As a general rule, one of the tasks of a football coach is to teach essential skills to defensive players.
Among these skills are such fundamentals as blocking, tackling, covering receivers and not lining offside.
In Andy Reid’s world, that last task should fall to the referee.
The play at issue, of course, is the Kansas City Chiefs’ game-sealing interception that wasn’t against the New England Patriots in the AFC championship on Sunday, a neutral zone infraction that, since the foul occurred before the snap but no contact was made with an offensive player, is in essence a “free play” for the offense.
And indeed, had Tom Brady thrown a touchdown pass and not a pick, it would’ve been, “Offsides, No. 55 on the defense, penalty is declined, touchdown.”
The unfortunate Dee Ford neutral zone infraction. pic.twitter.com/PlTTFG0HHA
— Drew Brooks (@Dbrooks5884) January 21, 2019
But Reid insists the officials should have warned Dee Ford — the “No. 55 on the defense” in question — that if he didn’t take a step or two back, he’d be flagged.
The coach told reporters he thought Ford was offside “by a few inches. I thought it was legitimate. He was — it looked like on the angle of our camera, at least, that he might have been off by a tad.”
Reid then added, “Normally, you’re warned and the coach is warned when somebody is doing that before they throw it in a game of that magnitude.”
While Ford didn’t dispute his coach’s version of events, he apologized for letting his team down and took responsibility for his actions.
“Sloppy football on my end at the end of the day,” Ford said. “Whether it was 6 inches or however many inches, I was offside.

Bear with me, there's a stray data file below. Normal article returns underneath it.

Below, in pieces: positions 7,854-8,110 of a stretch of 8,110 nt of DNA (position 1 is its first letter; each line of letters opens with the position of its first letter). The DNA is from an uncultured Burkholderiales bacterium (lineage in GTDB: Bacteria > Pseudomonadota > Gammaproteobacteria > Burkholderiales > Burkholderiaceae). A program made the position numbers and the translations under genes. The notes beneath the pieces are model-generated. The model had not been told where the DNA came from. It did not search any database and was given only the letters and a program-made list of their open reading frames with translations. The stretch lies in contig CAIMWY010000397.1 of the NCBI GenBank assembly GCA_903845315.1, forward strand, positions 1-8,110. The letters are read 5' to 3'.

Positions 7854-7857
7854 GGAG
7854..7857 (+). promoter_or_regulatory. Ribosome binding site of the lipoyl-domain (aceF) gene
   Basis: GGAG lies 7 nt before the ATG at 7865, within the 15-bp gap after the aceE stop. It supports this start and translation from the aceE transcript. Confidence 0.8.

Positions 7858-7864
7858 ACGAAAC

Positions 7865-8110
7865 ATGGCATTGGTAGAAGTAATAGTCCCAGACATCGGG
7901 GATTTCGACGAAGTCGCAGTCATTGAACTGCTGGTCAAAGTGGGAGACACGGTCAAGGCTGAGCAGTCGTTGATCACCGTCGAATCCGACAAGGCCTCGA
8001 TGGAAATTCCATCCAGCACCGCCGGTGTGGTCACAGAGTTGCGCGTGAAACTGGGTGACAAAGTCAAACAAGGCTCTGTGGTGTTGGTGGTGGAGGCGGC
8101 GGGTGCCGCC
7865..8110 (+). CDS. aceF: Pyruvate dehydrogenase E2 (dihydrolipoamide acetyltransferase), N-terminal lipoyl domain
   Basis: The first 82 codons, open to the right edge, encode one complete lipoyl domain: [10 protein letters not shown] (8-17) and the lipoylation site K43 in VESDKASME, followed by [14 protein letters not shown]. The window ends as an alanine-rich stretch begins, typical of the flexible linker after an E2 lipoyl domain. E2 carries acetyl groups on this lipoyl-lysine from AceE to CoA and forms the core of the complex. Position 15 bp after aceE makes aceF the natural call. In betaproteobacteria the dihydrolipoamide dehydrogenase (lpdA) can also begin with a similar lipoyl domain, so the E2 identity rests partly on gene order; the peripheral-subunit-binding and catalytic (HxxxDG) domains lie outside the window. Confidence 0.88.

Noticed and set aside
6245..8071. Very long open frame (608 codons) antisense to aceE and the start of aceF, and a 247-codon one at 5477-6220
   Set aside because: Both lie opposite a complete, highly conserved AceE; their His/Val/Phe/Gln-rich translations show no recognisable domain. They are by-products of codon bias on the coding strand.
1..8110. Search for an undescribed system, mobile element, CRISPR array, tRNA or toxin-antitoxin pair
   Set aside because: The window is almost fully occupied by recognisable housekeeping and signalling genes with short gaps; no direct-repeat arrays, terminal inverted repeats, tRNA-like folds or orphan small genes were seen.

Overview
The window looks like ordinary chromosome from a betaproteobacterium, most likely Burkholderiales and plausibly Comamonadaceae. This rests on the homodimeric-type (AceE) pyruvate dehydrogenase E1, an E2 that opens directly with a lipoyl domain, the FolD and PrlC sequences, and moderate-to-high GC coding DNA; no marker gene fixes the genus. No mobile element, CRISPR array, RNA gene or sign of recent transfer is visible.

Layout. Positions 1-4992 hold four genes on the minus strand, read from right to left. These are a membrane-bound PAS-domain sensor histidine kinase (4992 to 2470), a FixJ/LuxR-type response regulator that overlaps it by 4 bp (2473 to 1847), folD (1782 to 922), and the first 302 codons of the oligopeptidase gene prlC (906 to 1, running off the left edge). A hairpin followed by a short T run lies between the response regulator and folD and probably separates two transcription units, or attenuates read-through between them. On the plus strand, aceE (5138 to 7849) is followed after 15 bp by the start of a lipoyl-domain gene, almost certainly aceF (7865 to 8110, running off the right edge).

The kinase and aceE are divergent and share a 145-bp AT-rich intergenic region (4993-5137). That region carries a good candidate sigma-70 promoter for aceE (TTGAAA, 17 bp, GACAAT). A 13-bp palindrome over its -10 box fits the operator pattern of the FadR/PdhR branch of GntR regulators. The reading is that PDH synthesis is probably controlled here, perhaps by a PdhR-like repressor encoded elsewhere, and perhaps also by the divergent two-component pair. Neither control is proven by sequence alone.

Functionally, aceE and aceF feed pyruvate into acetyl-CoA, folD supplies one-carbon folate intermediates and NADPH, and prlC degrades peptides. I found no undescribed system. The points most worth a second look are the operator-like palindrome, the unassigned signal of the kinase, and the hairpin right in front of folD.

“I can’t go back and change it. If I could I would, but at this point we can create a new narrative and that’s what I’m all about. I’m going to get to work.”
Ford did, however, confirm that referees do customarily let players know when they’re on the wrong side of the line of scrimmage, since unlike the fans watching on television, players don’t get a giant blue line superimposed on the field to tell them where to line up.
“I can’t expect that,” Ford said. “I just have to line up onside at the end of the day. I’m not an excuse maker. … I’m looking right at the ball. Honestly, it’s just a critical mistake on my end.”
Ford’s spatial perception has been something of an “area of improvement” for the Chiefs’ defender; he drew two offside penalties and two neutral zone infractions during the season before his fifth such penalty came during the most crucial moment of a game to determine who gets to play in the Super Bowl.
Reid was seemingly looking for a scapegoat after once again getting outcoached by Bill Belichick; Reid coached the Philadelphia Eagles during Donovan McNabb’s infamous “six-minute drill” during Super Bowl XXXIX in 2005, a game the Patriots won largely because the Eagles chewed up too much clock getting the game back within one score when they were down 10 in the fourth quarter.
Reid’s clock-management skills, or lack thereof, have dogged his reputation ever since.
There’s plenty of stuff Chiefs fans can complain about in this game.
There’s the NFL’s overtime rule, which allowed the Patriots to win the game 37-31 thanks in part to the luck of a coin toss.
There’s the roughing the passer call on Kansas City’s Chris Jones that was rightly mocked on social media.
This brutally violent act by the Chiefs’ Chris Jones on Tom Brady drew a roughing the passer penalty. There’s simply no room in the sport for such gruesome violence. Please do not allow small children to watch this video. #NEvsKC pic.twitter.com/WlHo0ICbM1
— NOTSportsCenter (@NOTSportsCenter) January 21, 2019
And there’s Reid’s failure to use his timeouts when his tired defense couldn’t do anything to stop the Patriots late in the game.
But referees not kindly warning an elite professional player that he was offsides? Nope.
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